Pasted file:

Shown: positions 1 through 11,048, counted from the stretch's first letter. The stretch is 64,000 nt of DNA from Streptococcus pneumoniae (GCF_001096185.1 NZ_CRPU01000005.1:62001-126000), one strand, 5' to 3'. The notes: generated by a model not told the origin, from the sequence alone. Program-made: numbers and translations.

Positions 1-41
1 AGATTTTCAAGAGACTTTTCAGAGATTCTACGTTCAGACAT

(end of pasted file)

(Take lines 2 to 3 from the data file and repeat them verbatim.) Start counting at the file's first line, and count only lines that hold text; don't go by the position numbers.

Positions 1-41
1 AGATTTTCAAGAGACTTTTCAGAGATTCTACGTTCAGACAT